An official report has concluded that the sinking of a Cadgwith based fishing boat may have been caused by extensive modifications which had been made to it.

Skipper Brett Jose and crewman Callum Hardwick were rescued after an ordeal in which Mr Jose had to escape through the wheelhouse window as the 25 foot crabbed suddenly heeled over and capsized.

Following the sinking in November 2022 a Crowdfunder was launched by the Cadgwith community to buy a new boat  for the pair.

The Crig-A-Tana had been fitted with a new wheelhouse, engine, safety kit and deck equipment with the help of Government grants but all had been approved by the Maritime and Coastguard Agency.

The report by the Marine Accident Investigation Branch praises the swift actions of the skipper and his crewman, which helped to save their lives.

The boat sank at noon on November 12, 2022 just after the crew had picket up the sixth and last of their string of lobster pots, which were stored on the open deck.

It started listing at around 11.30 am and by 12.07 pm it had sunk six miles South East of Lizard Point. Mr Hardwick, who was on deck when the boat turned turtle, was able to climb onto the hull and pull Mr Jose up with him.

Falmouth Packet: The Crig-A-Tana sank at noon on November 12, 2022The Crig-A-Tana sank at noon on November 12, 2022 (Image: Bryher Trewin / Crowdfunder)

They tried to release the liferaft but the Crig-A-Tana sank under them and they were left in the water, supported only by their lifejackets until the raft released automatically and they were able to climb into it.

Mr Jose had managed to press an emergency Mayday button on the radio as he escaped and a EPIRB beacon was activated automatically as the Crig-A-Tana sank. The crew were rescued by the Lizard lifeboat an hour and 13 minutes later.

Both the survivors were volunteer members of the crew of the lifeboat which rescued them and villagers in Cadgwith started a fund to help them cope after the loss of their livelihoods.

The Marine Accident Investigation Branch have now completed a preliminary report on the sinking, which they described as a Very Serious Marine Casualty.

Falmouth Packet: The Marine Accident Investigation Branch's preliminary report on the sinking concluded that modifications to the vessel may have rendered it less stableThe Marine Accident Investigation Branch's preliminary report on the sinking concluded that modifications to the vessel may have rendered it less stable (Image: PA)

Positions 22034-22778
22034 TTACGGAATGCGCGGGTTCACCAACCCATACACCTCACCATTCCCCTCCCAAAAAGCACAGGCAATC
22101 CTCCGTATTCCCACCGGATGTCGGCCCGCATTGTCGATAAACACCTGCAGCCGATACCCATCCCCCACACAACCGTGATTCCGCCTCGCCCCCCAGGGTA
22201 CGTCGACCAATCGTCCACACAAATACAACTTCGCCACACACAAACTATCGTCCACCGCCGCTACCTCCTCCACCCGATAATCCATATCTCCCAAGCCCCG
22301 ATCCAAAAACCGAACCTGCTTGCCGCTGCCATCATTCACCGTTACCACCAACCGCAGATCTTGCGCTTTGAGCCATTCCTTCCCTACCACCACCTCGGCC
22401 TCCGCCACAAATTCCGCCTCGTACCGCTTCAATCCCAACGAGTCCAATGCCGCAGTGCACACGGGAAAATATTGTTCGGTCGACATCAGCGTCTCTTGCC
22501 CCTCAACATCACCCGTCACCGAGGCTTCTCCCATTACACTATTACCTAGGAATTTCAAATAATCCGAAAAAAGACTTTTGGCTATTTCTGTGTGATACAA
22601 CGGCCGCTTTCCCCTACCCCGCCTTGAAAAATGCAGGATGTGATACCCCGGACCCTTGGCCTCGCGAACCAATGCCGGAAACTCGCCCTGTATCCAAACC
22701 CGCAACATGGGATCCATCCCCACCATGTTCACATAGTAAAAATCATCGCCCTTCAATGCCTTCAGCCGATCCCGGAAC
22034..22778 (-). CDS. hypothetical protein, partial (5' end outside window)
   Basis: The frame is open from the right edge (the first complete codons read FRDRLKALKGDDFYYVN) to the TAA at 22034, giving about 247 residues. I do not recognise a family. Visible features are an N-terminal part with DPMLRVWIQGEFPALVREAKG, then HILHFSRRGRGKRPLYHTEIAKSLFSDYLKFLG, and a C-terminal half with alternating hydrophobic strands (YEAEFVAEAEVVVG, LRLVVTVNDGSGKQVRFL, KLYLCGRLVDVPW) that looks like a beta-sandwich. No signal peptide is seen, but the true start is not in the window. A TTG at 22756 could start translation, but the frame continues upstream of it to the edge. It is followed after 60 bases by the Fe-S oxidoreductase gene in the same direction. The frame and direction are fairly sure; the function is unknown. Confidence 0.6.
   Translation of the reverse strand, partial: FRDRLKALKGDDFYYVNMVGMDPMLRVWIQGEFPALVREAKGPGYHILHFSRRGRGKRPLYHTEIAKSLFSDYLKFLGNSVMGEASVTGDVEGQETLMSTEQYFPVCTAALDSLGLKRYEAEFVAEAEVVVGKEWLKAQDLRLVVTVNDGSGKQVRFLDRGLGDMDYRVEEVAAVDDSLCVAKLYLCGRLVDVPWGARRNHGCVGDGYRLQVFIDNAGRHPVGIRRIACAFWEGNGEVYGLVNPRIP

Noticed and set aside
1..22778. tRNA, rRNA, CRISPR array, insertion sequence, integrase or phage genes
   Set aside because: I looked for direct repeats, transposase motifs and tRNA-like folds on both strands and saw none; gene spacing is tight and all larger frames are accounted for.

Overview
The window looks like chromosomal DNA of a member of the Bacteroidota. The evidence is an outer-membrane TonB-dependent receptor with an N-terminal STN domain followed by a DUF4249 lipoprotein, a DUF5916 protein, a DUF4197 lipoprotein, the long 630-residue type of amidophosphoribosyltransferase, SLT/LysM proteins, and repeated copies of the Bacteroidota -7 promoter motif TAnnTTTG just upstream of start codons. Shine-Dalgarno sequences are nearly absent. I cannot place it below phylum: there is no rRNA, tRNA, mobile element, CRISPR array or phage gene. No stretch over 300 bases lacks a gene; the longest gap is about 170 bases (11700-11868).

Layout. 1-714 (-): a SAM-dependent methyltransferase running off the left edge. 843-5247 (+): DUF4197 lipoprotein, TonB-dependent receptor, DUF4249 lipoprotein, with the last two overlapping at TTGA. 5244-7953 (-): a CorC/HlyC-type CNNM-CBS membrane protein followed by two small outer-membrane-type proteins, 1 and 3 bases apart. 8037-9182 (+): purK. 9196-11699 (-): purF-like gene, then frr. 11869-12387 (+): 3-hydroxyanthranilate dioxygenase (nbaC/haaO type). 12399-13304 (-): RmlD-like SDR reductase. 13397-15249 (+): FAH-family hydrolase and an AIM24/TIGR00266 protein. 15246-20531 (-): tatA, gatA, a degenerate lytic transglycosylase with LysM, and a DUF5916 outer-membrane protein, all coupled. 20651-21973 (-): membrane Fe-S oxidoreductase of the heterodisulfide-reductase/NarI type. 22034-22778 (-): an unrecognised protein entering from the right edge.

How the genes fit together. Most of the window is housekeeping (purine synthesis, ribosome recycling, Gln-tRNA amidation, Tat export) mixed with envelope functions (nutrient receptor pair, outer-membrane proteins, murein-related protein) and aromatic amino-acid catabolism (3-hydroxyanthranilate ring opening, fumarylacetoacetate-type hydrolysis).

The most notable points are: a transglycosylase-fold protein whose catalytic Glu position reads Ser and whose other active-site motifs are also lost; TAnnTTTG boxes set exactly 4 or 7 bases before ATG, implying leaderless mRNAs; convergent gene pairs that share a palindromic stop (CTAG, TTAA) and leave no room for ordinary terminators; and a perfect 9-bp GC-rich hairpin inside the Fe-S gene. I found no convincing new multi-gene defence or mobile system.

It concludes that modifications to the vessel may have rendered it less stable and led to water entering through the aft shooting door which was used to lay empty pots after the full ones had been hauled in and emptied.

It recommends closer inspection by the fishing and maritime safety bodies of vessels that have been modified before they are allowed to fish.

The report said: “Crig-A-Tana had been extensively modified in the two years since its purchase in 2019, with funding provided by the European and UK governments, administered by the Marine Management Organisation (MMO).

“The modifications included: a replacement wheelhouse and equipment; a new engine; various structural changes to the deck area; and the installation of new life-saving equipment, including an EPIRB.

“The MMO application process required the owner to engage with the Maritime and Coastguard Agency (MCA) before and during any modifications being made and before the funds were released.

“The MCA requirements contained in section 1.9 of the Code of Practice for the Safety of Small Fishing Vessels of less than 15m Length Overall also required an owner to notify the MCA of any proposed modifications to their vessel.

“The skipper had fulfilled these obligations and engaged with the MCA before, during and after completion of the modifications. The local marine office issued a carving note dated 12 May 2021 at the vessel’s change of name from Northwood to Crig-A-Tana following completion of the modifications.

“The skipper provided information to the MCA on demand, as a result of which an inspection of the vessel by an MCA surveyor was not undertaken.

“The MAIB’s preliminary assessment identified that the list possibly developed quickly because of seawater ingress on deck through the open aft shooting door due to the vessel’s loaded condition.

“The recent modifications that had been made to Crig-A-Tana most likely adversely affected its stability. This may have contributed to its capsize and foundering.

“The skipper and deckhand’s emergency preparedness and prompt actions to launch the liferaft and activate the EPIRB facilitated their rapid rescue.”

The MAIB have also released photos of the Crig-A-Tana which show the extent of the modifications.